The rest of the world, though, might be wishing that travel could return to the way it was before the pandemic took hold.
Until it does, here’s what you need to know about tourism industry news, international reopenings and more.
1. Broadway is back
The cast of “Hadestown” celebrated their first post-shutdown performance on September 2.
Jamie McCarthy/Getty Images
New York City has continued its road to reopening, but the big news was tempered when Hurricane Ida hit, flooding subways, streets and homes across the city.
Many shows are opting to condense or shorten their run times to avoid having intermissions as well.
Another sign that the city is waking up? The iconic red-and-white TKTS line, where theatergoers can stand in Times Square to score last-minute Broadway and off-Broadway tickets, will reopen on September 14 at 3 p.m.
2. … and that goes for the waterways, too
Manhattan’s cruise ship terminal, which is on the Hudson River, will reopen in late September.
Norwegian Cruise Line and Crystal Cruises are reportedly vying to have the honor of being the first line to return to the New York City terminal.
3. Universal has landed in China
Some of Universal’s most popular attractions, like the Wizarding World of Harry Potter, Minion Land and Transformers Metrobase are here, and there’s also a Kung Fu Panda Land of Awesomeness that’s exclusive to the Beijing park. In addition to rides, there’s a Mr. Ping’s Noodle House that looks just like the one from the movies.
While China’s borders are almost entirely closed to travelers, within the country tourism is mostly open.
4. CDC advises against going to Saint Lucia and Switzerland
Oman shares land borders with Saudi Arabia. Yemen and the United Arab Emirates.
Haitham Al-Shukairi/AFP/Getty Images
In its latest round of travel advisories, the CDC has updated its Covid risk lists once again. Seven new destinations, including Saint Lucia, Puerto Rico and Switzerland, were added to the level four “very high risk” category.
While the designation is not a ban, the CDC advises that anyone traveling to a level four spot be fully vaccinated first.
And speaking of Oman…
5. Oman is now welcoming travelers
The Gulf nation has reopened its land, air and sea borders to vaccinated travelers as of September 1. Visitors must be at least 14 days past their second dose of an approved vaccine (or the sole dose, if they got the Johnson & Johnson vaccine) and be from a country that allows Omani visas on arrival.
Travelers must register for the Tarassud+ app ahead of their trip.
Visitors who arrive with a negative Covid-19 test in hand (within the past 72 hours for short-haul flights and 96 hours for long-hauls) will not have to quarantine on arrival.
6. Singapore charts its new way forward
The light show has returned to Singapore’s famous Gardens by the Bay Supertree Grove.
Cavan Images/Alamy Stock Photo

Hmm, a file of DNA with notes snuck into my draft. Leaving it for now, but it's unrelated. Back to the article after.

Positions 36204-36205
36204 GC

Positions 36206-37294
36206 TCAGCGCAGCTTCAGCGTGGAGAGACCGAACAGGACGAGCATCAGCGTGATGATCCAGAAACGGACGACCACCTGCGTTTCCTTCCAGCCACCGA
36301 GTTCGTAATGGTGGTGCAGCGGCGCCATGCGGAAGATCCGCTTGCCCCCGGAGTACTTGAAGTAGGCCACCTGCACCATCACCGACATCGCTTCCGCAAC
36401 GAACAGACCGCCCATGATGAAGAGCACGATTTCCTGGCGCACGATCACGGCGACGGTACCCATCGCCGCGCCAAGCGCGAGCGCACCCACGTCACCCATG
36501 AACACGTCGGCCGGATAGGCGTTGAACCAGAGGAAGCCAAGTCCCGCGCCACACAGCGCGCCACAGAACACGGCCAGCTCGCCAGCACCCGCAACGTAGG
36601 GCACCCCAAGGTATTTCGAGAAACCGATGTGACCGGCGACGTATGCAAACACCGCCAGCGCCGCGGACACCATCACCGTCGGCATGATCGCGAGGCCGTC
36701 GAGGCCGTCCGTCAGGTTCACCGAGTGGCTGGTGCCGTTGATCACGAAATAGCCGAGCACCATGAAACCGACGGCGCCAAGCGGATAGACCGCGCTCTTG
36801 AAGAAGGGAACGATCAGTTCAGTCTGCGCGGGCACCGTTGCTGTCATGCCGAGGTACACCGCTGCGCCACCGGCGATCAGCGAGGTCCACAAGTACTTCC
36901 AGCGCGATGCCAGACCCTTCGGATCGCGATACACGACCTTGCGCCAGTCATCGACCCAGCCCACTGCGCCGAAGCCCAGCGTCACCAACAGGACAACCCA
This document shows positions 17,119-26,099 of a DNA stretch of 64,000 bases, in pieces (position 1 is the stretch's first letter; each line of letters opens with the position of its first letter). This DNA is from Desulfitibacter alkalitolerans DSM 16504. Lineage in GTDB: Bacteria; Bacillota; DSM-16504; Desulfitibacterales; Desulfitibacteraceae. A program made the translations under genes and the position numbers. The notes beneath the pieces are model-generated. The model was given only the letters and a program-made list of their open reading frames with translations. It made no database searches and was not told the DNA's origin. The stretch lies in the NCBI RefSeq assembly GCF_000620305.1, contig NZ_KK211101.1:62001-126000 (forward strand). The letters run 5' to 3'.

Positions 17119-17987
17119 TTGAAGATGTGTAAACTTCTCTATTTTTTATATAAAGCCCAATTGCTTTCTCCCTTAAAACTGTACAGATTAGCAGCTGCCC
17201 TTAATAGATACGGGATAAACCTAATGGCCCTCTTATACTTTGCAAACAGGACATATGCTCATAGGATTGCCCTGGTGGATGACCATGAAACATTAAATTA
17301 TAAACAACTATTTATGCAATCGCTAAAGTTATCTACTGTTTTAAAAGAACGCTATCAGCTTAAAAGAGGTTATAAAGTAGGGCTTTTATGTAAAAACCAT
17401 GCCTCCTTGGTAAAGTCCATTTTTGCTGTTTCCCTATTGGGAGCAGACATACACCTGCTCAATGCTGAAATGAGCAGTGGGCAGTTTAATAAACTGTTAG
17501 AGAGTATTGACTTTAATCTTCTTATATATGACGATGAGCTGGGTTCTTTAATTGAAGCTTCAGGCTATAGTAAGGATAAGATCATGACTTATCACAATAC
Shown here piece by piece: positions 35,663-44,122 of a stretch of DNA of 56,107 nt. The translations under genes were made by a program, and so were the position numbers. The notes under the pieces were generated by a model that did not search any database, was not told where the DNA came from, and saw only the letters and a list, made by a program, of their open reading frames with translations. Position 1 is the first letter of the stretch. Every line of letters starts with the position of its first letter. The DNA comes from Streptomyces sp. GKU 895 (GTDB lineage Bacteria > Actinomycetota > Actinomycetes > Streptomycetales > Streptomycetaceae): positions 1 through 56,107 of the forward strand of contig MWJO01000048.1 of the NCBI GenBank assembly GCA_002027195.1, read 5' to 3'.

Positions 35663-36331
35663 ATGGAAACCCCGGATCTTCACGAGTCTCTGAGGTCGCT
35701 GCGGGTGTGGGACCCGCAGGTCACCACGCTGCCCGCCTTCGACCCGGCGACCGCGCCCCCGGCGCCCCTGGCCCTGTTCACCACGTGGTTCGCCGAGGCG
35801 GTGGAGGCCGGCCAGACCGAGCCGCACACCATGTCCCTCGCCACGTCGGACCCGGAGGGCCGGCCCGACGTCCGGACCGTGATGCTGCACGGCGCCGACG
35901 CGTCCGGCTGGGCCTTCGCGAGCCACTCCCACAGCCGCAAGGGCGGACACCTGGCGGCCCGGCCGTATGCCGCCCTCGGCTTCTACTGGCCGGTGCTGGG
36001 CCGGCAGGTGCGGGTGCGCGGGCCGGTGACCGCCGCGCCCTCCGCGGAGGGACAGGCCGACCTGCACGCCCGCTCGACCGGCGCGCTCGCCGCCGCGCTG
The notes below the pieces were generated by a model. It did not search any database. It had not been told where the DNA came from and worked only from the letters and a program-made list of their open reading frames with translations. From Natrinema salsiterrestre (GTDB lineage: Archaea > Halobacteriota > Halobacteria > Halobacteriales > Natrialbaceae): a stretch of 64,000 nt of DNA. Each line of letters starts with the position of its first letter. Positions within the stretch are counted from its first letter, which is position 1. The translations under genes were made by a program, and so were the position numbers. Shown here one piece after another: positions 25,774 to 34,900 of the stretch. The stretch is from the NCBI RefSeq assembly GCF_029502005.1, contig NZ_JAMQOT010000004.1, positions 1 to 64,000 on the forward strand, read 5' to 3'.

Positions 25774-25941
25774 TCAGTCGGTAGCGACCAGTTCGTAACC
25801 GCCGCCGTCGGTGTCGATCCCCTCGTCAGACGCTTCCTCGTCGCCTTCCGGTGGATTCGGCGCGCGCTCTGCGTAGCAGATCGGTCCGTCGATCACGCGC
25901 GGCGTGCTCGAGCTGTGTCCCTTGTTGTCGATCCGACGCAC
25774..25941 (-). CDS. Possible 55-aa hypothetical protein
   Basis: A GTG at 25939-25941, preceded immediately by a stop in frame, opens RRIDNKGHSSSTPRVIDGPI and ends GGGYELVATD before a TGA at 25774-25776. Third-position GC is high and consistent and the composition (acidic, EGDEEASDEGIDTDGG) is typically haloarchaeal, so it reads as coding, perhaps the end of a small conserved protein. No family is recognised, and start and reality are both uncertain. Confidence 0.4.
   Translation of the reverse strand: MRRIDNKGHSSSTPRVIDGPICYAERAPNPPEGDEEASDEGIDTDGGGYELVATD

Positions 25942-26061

Singapore passed the milestone of vaccinating 80% of its population this week. The country has announced that it will pursue a strategy to live with Covid, instead of trying to aim for zero cases. That begins with the opening of quarantine-free travel lanes with Germany and Brunei and will likely include similar agreements with other countries in the months to come.
That’s great news for Singapore’s tourism industry, which has been battered by the border closure. Restaurant owners have been some of the hardest hit as local lockdowns also meant locals couldn’t dine in, either.
7. Canada greets US tourists coming by car
American Rebecca Soffer and her family attend a Toronto Blue Jays game.
Courtesy Rebecca Soffer
As of August 9, Canada has allowed its southern neighbors to come to the Great White North by land (instead of only via air).
For Massachusetts resident Rebecca Soffer, who has two young unvaccinated children, that made a family vacation to Canada something she felt comfortable doing during the pandemic.
Still, amid the optimistic news one major question remains — why can’t Canadians drive to the US?
8. Europe cools on US tourists
Prospects of European escapes for Americans have begun to fade with the summer. This week the EU dropped the United States from its list of safe countries and advised its member states to restrict nonessential from from the US due to a surge in Covid cases.
So far the nonbinding directive has yet to be adopted by most of Europe’s major travel destinations, but Sweden and the Netherlands have both announced new limits on arrivals.
9. Will a replica 18th century ship be the new cool way to travel?
If slow travel is poised to make a post-pandemic comeback, then what’s more leisurely than a seven-month sail around the globe?
The Götheborg II, a 1:1 replica of an 18th century trading ship, is now in Stockholm’s harbor.
Over seven months, the ship will call at ports around the world, including Lisbon, Alexandria, and Muscat (yep, there’s Oman again) before completing its journey in Shanghai.
10. Qantas announces the return of international flights
Although Australia’s borders remain closed to nearly all international travelers, its national carrier is feeling cautiously optimistic.
CNN’s Marnie Hunter, Maureen O’Hare, Barry Neild, Kristen Rogers and Rebecca Soffer contributed reporting.